COVID-19 has expanded my reading options and opportunities and that enticed me with escapism to think about things that would not have come to mind prior to the pandemic.
I often find myself standing in checkout lines, losing track of time while reading the tabloid headlines about things I should not care about emblazoned and splashed on front pages of rags I would never buy.
My repertoire of subject matter, worthy of thought has grown exponentially as I opened my synapses to the tabloid experience. Each outrageous claim leads to another and before long synchronicity ties everything together, making total sense.
Today I read that John Wayne was a despicable racist and is going to lose his Presidential Medal of Freedom. Saint Mother Theresa embezzled donations meant for feeding the poor and sent the money to the Vatican. Industrialist Henry Ford was a practicing Anti-Semite.
Aviator Charles Lindberg was a supporter of not only Eugenics, but also Adolph Hitler. Inventor Thomas Alva Edison used his wealth to defame and crush his detractors and competitors,
President Woodrow Wilson was a Ku Klux Klan level racist. Theodore Roosevelt once said in a speech, "I do not believe that the only good Indian is a dead Indian, but 9 out of 10 would be about right."
President John F. Kennedy was a philandering drug addict. As was Mahatma Gandhi, and Charlie Chaplin.
At some hard to pinpoint moment, Americans, all Americans, regardless of race, gender, creed, predisposition or affiliation, have drawn, quartered and gutted each others' personal heroes, with unrelenting malice and forethought.
Heroes are an endangered species and nearing virtual extinction.
By demanding heroes be of super human perfection, we have nullified positive, inspirational, spiritual and teachable legacy.
While I do not abide by Abraham Lincoln's decision to push through a bill that required the US Treasury to pay American Black slaves for voluntary repatriation costs to Africa via Liberia, he is nonetheless revered by Americans, myself included, and also citizens of the world for signing the Emancipation Proclamation 4 weeks later in 1863.
The problem created by our citizens engaging daily in defaming other Americans' heroes may well be part semantics but is mostly ideological.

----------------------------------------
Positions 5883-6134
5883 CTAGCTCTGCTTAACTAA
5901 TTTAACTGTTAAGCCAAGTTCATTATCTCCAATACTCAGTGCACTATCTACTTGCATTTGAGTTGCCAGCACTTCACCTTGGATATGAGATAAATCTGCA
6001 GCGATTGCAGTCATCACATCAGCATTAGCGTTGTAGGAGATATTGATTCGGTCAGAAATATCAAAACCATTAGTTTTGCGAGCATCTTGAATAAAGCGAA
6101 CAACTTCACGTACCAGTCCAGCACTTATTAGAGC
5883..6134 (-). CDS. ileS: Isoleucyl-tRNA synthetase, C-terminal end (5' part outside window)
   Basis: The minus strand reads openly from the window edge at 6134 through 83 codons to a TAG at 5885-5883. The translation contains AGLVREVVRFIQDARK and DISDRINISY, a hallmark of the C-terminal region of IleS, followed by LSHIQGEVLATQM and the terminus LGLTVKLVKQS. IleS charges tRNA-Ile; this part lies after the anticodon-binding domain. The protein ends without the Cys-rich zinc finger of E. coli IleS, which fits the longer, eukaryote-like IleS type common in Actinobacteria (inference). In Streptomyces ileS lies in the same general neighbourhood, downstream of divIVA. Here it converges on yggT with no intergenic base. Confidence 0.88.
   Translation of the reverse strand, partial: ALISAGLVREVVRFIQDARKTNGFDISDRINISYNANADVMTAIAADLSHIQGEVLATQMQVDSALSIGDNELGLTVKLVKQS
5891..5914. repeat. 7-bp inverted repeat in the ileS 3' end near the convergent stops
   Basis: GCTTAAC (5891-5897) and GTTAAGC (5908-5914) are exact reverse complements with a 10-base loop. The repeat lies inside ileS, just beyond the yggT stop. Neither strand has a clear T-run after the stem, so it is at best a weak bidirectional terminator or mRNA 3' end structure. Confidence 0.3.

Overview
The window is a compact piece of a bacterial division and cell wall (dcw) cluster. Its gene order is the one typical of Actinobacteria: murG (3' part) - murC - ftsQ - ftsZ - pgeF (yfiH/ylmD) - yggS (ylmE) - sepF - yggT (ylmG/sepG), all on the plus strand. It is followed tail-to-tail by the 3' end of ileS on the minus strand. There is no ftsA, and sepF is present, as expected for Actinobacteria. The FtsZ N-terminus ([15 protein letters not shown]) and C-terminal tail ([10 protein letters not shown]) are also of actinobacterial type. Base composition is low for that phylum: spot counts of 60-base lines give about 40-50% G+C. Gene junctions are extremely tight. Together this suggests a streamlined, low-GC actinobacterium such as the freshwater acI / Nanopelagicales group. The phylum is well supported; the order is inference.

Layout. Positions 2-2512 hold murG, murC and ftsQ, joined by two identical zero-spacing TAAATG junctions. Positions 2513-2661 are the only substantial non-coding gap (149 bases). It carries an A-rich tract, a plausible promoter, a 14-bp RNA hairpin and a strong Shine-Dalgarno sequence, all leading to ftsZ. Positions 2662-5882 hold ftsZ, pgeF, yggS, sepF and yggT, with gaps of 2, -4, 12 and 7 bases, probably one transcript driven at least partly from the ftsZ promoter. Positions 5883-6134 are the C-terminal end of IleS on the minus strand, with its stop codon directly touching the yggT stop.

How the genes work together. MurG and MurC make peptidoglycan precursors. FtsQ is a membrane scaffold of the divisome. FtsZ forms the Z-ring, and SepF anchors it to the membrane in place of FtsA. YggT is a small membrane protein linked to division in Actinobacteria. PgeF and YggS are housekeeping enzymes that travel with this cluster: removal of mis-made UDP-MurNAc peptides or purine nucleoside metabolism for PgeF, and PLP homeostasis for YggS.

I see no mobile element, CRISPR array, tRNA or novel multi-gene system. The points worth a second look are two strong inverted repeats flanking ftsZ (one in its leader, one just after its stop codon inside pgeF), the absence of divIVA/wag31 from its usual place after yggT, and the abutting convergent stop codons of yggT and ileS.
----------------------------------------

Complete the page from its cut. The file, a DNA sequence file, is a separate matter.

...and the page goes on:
It is also racial.
There is a Grand Canyon wide gap between "Hero" and "Heroic Actions in Desperate Moments." Who would tear down the Jefferson Memorial, forgetting the eloquence of The Declaration of Independence and only remembering him as an 18th Century slaveholder?
Imperfect Americans whom yet delivered heroic and humanitarian life changing benchmark moments throughout our national timeline cannot and will not be truthfully viewed and measured by comparisons to a perfect Jesus Christ or God Almighty Himself.
There are no untoppled flesh and blood heroes left.
Someone somewhere has or will find something to declare other peoples' heroes unworthy and irredeemable.
We demonize each other and we demonize each other's heroes. We demoralize one another for nothing more than to get a leg up in everyday life at the expense of others.
The conjuncture currently taking place nightly in Seattle, and Portland, and Chicago is characterized by the clear collapse of social cohesion necessary for any nation to survive.
It is a factual assessment determining if people are suffering because they are trapped within a system of social prejudice. But that is not the only reason economic inequality occurs.
Denial of personal responsibility plays a deep role for all people in generational poverty regardless of race.
Revolution occurs, right or wrong because, vocal anarchical factions, encouraged , pushed and funded by some sort of outside source, feel that change in their favor has not been swift enough nor expansive enough to afford them a true seat at the table of progressive and emancipating policy decisions.
Within revolutions, heroic actions are seen. A future someone's hero will emerge only to be drawn, quartered and gutted for being imperfectly human, while delivering heroic action in a time of crises.
There is a rainbow and a silver lining arching over this very deep well of ongoing debate.
92 percent of American Kids, ages 8 to 14, declare that Moms, Dads, Grandpas and Grandmas, sisters and brothers, aunts, uncles, cousins and teachers are heroes in their lives, imperfect humans one and all.
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